What to do if your bank freezes your account because of unemployment impostor fraud

The unemployment impostor fraud investigation at the state Employment Security Department is producing new problems for innocent people whose information was stolen by crooks.
Their banks are freezing their personal accounts.
Deborah Rosenfelt said it was bad enough to discover that criminals had been cashing in on four weeks of unemployment benefits using her husband's identity. But the punch in the gut came from the bank where they've held accounts for 25 years.
"I felt like a criminal," Rosenfelt said. "I was devastated."
Rosenfelt said if she and her family didn't have other banking options they would have had a major financial mess on their hands recently when their bank suddenly froze their accounts.
"It's my money," Rosenfelt said. "You know? We've worked hard for that money. And they're holding it. And we don't know why."
Rosenfelt's husband discovered criminals had been collecting unemployment benefits in his name while he was gainfully employed.
"We got a letter from Unemployment (ESD) saying they were considering his case- for his unemployment case, and he's kinda going- but I work," Rosenfelt said.
Heer husband contacted ESD and reported the impostor fraud right away. Shortly after that, the family's accounts were frozen, cutting them off from their own money.
"They closed all accounts that were associated with our family, so our checking account, our savings account, and our teenager's high school savings account checking account type of thing," Rosenfelt said.
"They put a hold on every single penny I had to my name through them," said 18-year-old Evan. "And I didn't do anything. Neither did my parents."
"I mean, my husband missed a day of work," Rosenfelt said. "He had to take a vacation day to deal with this."
Rosenfelt said employees at Chase told the family the state ordered the bank to freeze the accounts.
Here's what ESD Commissioner Suzie Levine said when asked about the issue during her June 18 media briefing:
"When someone reports impostor fraud in their name we take a number of steps to stop the fraud and avoid continuing to pay fraudulent claims," Levine said. "As a part of stopping the funds from going out, we notify banking partners who then take action. I'm not going to provide a road map for criminals beyond that."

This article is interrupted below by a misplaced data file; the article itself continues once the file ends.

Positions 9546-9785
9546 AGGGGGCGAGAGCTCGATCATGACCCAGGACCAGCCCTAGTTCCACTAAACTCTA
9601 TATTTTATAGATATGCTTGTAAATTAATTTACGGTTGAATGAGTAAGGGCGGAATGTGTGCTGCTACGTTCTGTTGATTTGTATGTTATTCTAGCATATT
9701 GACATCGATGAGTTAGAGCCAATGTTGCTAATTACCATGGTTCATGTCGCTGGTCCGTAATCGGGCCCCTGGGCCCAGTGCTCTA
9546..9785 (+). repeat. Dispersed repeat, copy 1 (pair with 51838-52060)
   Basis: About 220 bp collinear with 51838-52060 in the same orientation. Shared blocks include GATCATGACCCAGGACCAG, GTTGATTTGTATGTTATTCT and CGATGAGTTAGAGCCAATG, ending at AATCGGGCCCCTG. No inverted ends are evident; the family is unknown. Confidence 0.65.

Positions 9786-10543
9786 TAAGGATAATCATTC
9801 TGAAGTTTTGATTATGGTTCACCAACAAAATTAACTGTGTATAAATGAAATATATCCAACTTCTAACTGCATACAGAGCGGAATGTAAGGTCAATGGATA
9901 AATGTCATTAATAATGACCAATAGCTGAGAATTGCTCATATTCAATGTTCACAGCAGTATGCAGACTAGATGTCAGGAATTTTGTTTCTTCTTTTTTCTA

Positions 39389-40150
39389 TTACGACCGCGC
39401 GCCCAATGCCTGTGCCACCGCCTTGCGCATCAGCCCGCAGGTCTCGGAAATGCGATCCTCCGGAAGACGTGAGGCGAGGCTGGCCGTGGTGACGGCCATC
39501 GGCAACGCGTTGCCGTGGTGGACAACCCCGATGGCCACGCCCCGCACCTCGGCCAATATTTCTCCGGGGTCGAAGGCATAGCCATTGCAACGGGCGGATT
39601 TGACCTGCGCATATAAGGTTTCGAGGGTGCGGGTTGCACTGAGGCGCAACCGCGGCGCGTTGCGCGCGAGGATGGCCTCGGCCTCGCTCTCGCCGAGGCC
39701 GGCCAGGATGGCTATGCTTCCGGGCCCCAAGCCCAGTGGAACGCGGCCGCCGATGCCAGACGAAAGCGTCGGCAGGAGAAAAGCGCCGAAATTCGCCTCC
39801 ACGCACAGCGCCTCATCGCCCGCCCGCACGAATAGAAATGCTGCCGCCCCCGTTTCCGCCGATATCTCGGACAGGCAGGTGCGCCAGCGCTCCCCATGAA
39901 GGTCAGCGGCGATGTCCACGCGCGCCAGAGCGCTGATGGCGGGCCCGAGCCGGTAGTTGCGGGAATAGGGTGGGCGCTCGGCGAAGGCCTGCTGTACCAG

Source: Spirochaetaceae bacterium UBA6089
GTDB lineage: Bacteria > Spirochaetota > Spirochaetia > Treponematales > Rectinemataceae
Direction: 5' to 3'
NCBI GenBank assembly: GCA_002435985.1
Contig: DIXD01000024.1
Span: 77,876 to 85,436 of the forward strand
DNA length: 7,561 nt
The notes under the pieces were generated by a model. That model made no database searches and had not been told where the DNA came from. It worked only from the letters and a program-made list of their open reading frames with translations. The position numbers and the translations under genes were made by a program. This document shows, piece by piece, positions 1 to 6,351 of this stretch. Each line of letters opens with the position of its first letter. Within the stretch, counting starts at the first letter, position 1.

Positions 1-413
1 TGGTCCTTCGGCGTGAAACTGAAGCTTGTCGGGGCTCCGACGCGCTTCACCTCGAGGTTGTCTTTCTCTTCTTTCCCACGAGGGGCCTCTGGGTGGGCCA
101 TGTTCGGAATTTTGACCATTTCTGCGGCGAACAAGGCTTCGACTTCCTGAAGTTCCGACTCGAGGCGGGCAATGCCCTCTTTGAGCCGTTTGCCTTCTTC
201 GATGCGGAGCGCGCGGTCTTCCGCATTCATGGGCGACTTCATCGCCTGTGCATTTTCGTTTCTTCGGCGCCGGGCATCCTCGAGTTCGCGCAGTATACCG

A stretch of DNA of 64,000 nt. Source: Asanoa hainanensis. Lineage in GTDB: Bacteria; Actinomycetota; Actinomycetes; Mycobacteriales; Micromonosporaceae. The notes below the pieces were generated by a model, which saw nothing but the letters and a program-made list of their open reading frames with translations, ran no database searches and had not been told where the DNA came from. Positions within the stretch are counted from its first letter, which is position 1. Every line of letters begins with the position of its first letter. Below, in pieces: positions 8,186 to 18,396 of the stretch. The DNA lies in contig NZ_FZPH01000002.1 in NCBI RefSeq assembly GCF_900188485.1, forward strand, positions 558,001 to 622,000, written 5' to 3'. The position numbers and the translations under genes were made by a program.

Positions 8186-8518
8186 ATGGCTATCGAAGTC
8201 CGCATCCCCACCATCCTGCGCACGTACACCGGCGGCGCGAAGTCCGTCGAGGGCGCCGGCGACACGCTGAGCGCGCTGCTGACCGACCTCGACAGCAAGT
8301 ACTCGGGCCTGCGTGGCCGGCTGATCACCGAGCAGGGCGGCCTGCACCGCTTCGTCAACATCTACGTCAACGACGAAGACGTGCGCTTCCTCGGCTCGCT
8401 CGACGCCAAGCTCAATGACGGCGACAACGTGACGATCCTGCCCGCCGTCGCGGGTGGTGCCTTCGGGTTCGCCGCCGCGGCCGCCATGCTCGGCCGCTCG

Rosenfelt said Chase refused to release their funds even after the family provided email documentation from ESD confirming that the Rosenfelts were not at fault and were not liable for the funds collected fraudulently in their name.
"You know, they just dropped us like a hot potato and that really makes me mad," Rosenfelt said. "I feel like my bank didn't have my back, for starters. They just terminated our account and said, get out. Pretty much they fired us. I'm worried that, people who don't have a backup account, what are they going to do when their money is frozen? And they're going to "mail us a check" and they won't tell us how long that will be."
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After 25 years at one bank branch, Rosenfelt said they eventually got their money- and are taking their business somewhere else.
The Employment Security Department said it will work with customers to help clear up situations like this, so if you're having this problem, or your account is frozen in the future because of the ESD fraud investigation email the details of your situation to the KOMO Problem Solvers: problemsolvers@komonews.com with the subject line ESD Fraud Bank Account Freeze or leave a brief voice message including your name and phone number on the Problem Solver Tip Line: 206-404-8477.
KOMO News will forward your complaint to ESD.
KOMO News contacted Chase about their account freeze policy as it pertains to the ESD fraud investigation. Since privacy laws prohibit discussing customer accounts with outside parties, Chase responded with a short statement.
"We’ve received requests from the State of Washington related to the unemployment situation and we’re working with the state and law enforcement to address this issue.”
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